I put water in a stainless steel pot and a strainer on top and put spinach in the strainer to steam it all for a delicious quiche, but the water turned brown.

Why does this happen?

I know someone had a similar issue with simmering peas, but my case is slightly different; the spinach didn't touch the water.

I think the boiling water did turn green. Maybe some spinach broke and dripped spinachy goodness into the boiling water and burned?

1 Answer 1


It's possible that your water supply could be high in iron, either from a well, or older city pipes. When you steam spinach, some of the iron in the spinach leeches out with the circulating steam, and this may be enough to turn normally clear high iron water into disturbing looking muddy water.

If this is the case, the water is safe, it's just not that nice to look at.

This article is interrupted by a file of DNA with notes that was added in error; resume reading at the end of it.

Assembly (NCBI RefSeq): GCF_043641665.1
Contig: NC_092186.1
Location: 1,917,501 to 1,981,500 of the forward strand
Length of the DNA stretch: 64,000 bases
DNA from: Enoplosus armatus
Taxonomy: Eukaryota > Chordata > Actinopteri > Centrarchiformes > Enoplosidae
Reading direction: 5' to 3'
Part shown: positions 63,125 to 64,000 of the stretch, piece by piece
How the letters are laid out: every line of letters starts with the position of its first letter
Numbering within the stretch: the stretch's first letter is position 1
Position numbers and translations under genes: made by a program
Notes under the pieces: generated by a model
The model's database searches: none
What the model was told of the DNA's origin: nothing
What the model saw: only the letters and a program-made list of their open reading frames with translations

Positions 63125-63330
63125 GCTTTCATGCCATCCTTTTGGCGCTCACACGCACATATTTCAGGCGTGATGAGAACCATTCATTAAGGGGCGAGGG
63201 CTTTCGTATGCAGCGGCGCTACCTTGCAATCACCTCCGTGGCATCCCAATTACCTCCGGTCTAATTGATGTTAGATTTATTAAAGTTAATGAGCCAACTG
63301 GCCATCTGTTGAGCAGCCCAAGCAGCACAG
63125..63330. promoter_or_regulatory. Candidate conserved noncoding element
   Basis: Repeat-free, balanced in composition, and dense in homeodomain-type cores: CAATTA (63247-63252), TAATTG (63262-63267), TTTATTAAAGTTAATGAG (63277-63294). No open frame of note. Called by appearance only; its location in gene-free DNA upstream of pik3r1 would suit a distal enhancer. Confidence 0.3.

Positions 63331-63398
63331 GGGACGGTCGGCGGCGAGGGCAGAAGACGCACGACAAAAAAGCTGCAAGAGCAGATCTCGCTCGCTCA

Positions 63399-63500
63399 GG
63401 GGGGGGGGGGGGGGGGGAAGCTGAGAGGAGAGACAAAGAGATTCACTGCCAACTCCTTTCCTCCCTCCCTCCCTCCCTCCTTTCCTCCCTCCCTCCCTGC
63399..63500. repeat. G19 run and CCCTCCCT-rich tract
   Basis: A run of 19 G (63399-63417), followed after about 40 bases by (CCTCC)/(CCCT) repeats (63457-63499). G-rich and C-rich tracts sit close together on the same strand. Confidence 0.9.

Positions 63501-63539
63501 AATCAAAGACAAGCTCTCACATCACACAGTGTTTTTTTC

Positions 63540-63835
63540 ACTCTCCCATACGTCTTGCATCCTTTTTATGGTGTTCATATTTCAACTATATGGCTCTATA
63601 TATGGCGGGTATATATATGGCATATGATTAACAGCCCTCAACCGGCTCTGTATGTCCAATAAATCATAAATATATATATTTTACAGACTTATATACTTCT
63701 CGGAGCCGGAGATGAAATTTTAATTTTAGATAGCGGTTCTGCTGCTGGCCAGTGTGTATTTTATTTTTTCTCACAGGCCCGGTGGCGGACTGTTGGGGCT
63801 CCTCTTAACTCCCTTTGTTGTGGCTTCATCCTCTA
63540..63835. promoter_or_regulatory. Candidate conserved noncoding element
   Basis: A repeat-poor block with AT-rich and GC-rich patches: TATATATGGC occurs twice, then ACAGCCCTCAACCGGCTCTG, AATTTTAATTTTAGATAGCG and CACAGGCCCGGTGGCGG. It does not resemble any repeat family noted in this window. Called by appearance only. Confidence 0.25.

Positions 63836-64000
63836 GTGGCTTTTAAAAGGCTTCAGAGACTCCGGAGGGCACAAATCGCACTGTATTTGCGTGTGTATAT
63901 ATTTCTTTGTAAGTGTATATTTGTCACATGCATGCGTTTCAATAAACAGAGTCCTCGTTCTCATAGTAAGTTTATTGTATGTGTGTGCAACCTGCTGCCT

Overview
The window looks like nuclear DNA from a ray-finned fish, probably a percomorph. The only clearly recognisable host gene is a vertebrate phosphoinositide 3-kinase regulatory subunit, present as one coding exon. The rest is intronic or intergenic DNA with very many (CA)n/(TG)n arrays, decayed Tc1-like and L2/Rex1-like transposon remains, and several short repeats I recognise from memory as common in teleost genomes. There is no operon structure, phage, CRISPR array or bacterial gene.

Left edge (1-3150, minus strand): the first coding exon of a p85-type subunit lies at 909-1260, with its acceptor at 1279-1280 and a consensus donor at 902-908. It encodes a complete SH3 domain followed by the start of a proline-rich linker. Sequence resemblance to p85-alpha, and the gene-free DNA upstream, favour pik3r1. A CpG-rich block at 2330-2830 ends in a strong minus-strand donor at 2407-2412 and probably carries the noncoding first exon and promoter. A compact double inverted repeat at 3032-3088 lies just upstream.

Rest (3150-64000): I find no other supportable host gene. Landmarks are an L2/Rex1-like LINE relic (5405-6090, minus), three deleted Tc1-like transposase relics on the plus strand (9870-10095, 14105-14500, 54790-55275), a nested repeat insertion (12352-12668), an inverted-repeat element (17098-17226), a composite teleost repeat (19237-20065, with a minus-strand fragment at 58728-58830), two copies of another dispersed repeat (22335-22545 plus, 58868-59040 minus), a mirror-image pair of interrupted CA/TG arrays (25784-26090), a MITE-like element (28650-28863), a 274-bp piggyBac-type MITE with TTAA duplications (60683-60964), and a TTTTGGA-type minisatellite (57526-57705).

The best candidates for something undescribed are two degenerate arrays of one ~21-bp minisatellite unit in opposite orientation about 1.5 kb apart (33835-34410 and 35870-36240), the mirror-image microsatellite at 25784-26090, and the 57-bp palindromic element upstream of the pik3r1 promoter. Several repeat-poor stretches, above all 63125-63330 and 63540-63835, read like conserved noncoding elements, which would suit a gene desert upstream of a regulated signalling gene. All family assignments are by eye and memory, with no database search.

If this only happens with spinach and other high iron foods, it's probably nothing to worry about, but it probably wouldn't hurt to have your water tested, if this is a new phenomenon.

  • 4
    Ferrous iron is soluable in water , ferric is not ( red/ brown precipitate ) . Heating the water oxidizes the ferrous iron to ferric . Commented Mar 27, 2021 at 15:14
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    Just to add to this post - there are a lot of companies that do water testing locally. Use one of them, they tend to know better about trends in the area (maintenance, typical consequences of renos, etc.) as opposed to doing one of the mail away companies. The only reason I say this, is I work for one, and in the past used a mail away, and never again since working where I work.
    – J Crosby
    Commented Apr 1, 2021 at 17:02

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